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During the past decade new direct acting dopamine agonists (DAs) have become widely deployed for the treatment of the early stages of Parkinson’s disease (PD), because randomised controlled trials (RCT) have demonstrated that their use is associated with a reduced incidence of motor fluctuations and dyskinesias compared to levodopa therapy.1–5 In addition, direct acting DAs have been used in combination with levodopa in the later stages of the disease as levodopa sparing agents, to reduce these side effects.6
However, published randomised controlled trials of DAs with levodopa have tended to focus on the development of motor fluctuations and dyskinesias as primary end points.1–4 Curiously these studies have also shown that the effect of levodopa on motor function or activities of daily living (measured by Unified Parkinson’s Disease Rating Scale (UPDRS) parts II and III) was superior to that obtained by the DAs, irrespective of whether the latter were administered as monotherapy or with open label levodopa supplementation.1–4
Our understanding of the reasons behind why the DAs were consistently less effective than levodopa on the UPDRS is poor, particularly as these RCTs were performed double blind. Two plausible explanations are: (1) the UPDRS does not capture the whole picture; for example, the DAs and levodopa may have differential effects on mood; or (2) the dose ranges (therapeutic levels) deployed in these studies were set so that the DAs were slightly suboptimal compared to levodopa, but this difference was not apparent to the blinded clinicians assessing the trial patients.
The latter notion encouraged us to examine the dose of the DAs used to treat PD in routine clinical practice. Thus we systematically reviewed the database of all the PD patients under our care in order to identify those receiving DA therapy (cabergoline, pergolide, pramipexole, or ropinirole) above their maximum recommended therapeutic daily dose (respectively 6 mg, 5 mg, 4.5 mg, and 24 mg per day).7
We identified 18 patients fulfilling these criteria. All were either on cabergoline (n = 11) or pergolide (n = 7), which are ergoline derived dopamine agonists. This represents about 23% and 27% of PD patients in the practice receiving cabergoline or pergolide respectively. In these patients the dose of the appropriate dopamine agonist had been titrated upwards against clinical response (as would be the case with levodopa). There were no patients on “high” doses of the non-ergolide DAs pramipexole or ropinirole, even though the distribution of patients on each DA within the practice was: 45% cabergoline, 21% pergolide, 17% pramipexole, 17% ropinirole. This was probably because of our greater duration of therapeutic experience with the two former drugs.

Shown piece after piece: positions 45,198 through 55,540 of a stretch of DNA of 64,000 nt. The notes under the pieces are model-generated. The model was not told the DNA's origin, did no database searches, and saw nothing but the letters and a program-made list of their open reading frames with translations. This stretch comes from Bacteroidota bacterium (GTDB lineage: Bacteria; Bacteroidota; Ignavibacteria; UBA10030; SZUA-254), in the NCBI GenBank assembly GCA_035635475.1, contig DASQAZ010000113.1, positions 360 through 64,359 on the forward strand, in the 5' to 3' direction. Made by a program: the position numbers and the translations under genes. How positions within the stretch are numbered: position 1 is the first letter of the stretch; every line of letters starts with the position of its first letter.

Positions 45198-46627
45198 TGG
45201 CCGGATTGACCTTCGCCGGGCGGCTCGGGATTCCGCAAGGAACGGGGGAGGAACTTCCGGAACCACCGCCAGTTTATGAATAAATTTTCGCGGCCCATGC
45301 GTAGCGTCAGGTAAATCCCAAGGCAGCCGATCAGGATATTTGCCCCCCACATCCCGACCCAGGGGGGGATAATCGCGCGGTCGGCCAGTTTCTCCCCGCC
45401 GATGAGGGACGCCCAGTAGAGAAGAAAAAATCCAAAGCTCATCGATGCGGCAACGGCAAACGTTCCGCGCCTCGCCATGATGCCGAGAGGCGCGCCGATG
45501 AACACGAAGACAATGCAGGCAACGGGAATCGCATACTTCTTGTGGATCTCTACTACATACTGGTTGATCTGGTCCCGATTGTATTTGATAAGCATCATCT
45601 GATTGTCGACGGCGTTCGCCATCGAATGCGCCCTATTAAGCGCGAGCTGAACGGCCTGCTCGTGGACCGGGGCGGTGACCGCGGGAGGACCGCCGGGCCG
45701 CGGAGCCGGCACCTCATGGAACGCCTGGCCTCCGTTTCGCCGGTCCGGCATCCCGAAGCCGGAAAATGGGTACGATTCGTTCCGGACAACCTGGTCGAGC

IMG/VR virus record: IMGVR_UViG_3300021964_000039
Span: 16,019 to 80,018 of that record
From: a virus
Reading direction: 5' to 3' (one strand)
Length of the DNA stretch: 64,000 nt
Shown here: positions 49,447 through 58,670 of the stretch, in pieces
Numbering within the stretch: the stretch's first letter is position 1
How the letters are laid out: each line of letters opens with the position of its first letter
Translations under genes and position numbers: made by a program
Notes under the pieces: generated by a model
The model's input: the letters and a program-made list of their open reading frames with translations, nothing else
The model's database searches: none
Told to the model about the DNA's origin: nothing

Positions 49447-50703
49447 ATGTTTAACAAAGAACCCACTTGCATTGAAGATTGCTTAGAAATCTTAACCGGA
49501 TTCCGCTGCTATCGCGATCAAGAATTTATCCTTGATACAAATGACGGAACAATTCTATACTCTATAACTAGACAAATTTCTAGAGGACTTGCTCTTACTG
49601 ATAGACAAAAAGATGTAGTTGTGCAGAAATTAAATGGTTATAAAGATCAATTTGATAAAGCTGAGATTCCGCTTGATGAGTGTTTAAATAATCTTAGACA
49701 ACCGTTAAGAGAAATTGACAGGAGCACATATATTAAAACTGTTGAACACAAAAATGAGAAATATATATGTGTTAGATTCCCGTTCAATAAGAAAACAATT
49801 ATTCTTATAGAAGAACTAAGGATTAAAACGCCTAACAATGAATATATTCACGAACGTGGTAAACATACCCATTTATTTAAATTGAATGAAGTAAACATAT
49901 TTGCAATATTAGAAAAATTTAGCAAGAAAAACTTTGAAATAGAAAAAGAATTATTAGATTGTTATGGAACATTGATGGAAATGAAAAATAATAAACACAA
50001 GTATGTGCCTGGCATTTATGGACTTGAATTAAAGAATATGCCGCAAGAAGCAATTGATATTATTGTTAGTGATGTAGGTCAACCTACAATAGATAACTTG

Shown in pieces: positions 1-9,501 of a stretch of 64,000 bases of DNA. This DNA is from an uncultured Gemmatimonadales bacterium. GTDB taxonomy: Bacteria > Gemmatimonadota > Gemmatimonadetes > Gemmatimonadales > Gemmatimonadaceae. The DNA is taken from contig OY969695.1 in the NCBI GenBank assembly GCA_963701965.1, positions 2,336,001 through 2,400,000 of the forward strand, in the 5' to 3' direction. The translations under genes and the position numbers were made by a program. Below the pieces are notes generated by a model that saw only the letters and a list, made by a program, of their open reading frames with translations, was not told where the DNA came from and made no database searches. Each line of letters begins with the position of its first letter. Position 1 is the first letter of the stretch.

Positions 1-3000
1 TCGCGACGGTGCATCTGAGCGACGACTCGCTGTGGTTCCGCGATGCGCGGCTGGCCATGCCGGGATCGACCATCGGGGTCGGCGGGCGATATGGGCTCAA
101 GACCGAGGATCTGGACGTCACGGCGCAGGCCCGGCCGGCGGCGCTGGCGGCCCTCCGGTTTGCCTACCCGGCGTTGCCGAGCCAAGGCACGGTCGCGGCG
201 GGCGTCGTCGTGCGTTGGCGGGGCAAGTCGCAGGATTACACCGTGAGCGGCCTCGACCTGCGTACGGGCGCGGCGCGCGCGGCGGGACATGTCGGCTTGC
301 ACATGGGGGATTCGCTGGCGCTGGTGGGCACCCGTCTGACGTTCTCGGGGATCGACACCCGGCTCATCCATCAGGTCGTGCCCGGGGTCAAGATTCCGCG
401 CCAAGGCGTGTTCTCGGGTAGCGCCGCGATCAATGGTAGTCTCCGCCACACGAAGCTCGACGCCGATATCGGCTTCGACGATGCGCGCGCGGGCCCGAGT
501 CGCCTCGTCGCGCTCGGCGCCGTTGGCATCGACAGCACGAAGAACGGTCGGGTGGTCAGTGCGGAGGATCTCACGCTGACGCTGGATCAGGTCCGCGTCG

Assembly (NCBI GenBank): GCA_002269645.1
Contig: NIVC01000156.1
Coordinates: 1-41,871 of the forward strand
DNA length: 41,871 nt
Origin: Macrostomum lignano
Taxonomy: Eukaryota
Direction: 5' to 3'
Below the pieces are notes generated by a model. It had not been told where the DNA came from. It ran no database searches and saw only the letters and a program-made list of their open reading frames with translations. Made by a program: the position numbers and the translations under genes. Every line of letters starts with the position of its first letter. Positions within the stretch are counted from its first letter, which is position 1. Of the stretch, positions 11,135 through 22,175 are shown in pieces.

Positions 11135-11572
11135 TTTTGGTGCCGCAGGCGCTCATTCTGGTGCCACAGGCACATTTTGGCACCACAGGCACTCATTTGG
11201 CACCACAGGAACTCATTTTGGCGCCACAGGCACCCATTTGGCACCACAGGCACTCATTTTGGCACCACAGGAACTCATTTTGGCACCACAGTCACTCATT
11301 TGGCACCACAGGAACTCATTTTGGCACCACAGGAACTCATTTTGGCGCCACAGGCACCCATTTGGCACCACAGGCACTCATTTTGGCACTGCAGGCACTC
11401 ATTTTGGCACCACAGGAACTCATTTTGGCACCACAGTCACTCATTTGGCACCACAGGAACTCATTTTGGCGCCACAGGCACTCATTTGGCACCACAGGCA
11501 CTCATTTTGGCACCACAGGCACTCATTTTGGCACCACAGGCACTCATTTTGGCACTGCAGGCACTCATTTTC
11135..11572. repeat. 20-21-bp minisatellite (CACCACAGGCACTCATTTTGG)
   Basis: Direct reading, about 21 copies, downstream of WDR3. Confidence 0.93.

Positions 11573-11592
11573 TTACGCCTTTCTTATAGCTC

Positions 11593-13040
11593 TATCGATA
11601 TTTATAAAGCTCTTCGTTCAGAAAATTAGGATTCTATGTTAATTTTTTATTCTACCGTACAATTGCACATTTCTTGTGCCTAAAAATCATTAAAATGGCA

Table 1 illustrates the clinical characteristics of these patients and shows that cabergoline and pergolide are tolerable, over mean follow up periods of 2.3 and 2.5 years respectively, at dosages well above those recommended in their data sheets. Indeed it is clear from these data that the therapeutic windows of the ergoline derived dopamine agonists are at least twice that presently acknowledged.7
Consequently, we speculate that the ergoline derived dopamine agonists (cabergoline and pergolide) may not have been deployed to their full therapeutic potential, either in the major RCTs comparing DAs with levodopa or in current clinical practice. However, we do not know whether this capacity is confined to the ergoline derived DAs. As the direct acting DAs are now considered to be first line therapy for younger people with Parkinson’s disease, we would be very interested to hear of other neurologists’ experiences of using these drugs for prolonged periods above their recommended doses. There is a case for further studies involving high dose dopamine agonist treatment for people with PD.
Finally, it should be noted that serosal inflammation is a rare, probably idiosyncratic, potentially reversible complication of ergoline derived dopamine agonist administration, which typically develops about two years after introducing this class of drug.7 However, we have not encountered this problem in our practice.
We would like to thank Patrick O’sullivan (drug information pharmacist, Charing Cross Hospital), Janet Munro (Lilly), and Kevin Bridgman (Pharmacia) for assisting with our search for data on serosal inflammatory disorders associated with pergolide and cabergoline therapy in Parkinson’ disease.
Competing interests: PN was reimbursed by Pharmacia for attending the XIV International Congress on Parkinson’s disease (Finland, 2001). The authors also conducted two double blind trials comparing the antitremor effects of pergolide with pramipexole, to which Pharmacia freely supplied the masked medications.